Author Bio

Kaustuv Roy earned his Ph.D from Michigan State University, USA. He was faculty at Louisiana State University, Baton Rouge LA, for a number of years. He is currently Professor at the School of Liberal Arts & Sciences at Thapar University, India. Kaustuv’s recent works include Technohumanism & Global Crises (New York: Palgrave Macmillan, 2022) and Education and the Ontological Question: Addressing a Missing Dimension (New York: Palgrave Macmillan, 2019).


Ontological Inquiry, Phenomenology, Practice, Anamnesia, desubjectivisation, resubjectivisation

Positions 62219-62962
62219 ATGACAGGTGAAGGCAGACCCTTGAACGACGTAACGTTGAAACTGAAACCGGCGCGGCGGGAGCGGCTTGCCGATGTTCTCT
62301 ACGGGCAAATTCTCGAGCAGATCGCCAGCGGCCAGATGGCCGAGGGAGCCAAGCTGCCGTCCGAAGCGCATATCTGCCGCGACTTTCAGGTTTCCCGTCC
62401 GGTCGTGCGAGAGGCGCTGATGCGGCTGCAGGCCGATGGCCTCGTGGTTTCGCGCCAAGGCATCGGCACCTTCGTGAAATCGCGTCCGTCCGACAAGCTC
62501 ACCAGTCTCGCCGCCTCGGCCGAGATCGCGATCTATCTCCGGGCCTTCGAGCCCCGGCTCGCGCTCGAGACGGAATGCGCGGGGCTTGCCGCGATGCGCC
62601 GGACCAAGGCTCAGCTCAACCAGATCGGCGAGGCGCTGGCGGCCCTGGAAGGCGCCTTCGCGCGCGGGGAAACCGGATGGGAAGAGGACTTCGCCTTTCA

Ontology is often reduced to epistemology, that is, to yet another conceptual category for discussion. We do this because historically we are comfortable with the mental and are habituated to reducing everything to mental representation. But ontology is not rational discussion of ‘what is’; it is, rather, the cultivation of contact with ‘what is.’ And that means practice. We shy away from practice as though it is some native witchcraft, and prefer instead to think about it. The present paper proposes that instead of merely thinking about ontology, we practice toward its realization. I call this phenomenological ontology. Ontological practice is not native voodoo-ism, nor New-Ageism, but has been part of every culture, historically submerged due to the dominance of epistemology and Kantianism. We need to get out of amnesia and rediscover ontological practice. Hence, this can also be called the practice of anamnesis, which forms a part of the discussion here. The essay outlines a 3-part ontological practice that, at the broadest level, can be derived from most source events of cultures—these are a) affective transfer, or a serious effort to connect thought and affect; b) resisting subjectification through objects; and c) recuperation of cultural memory.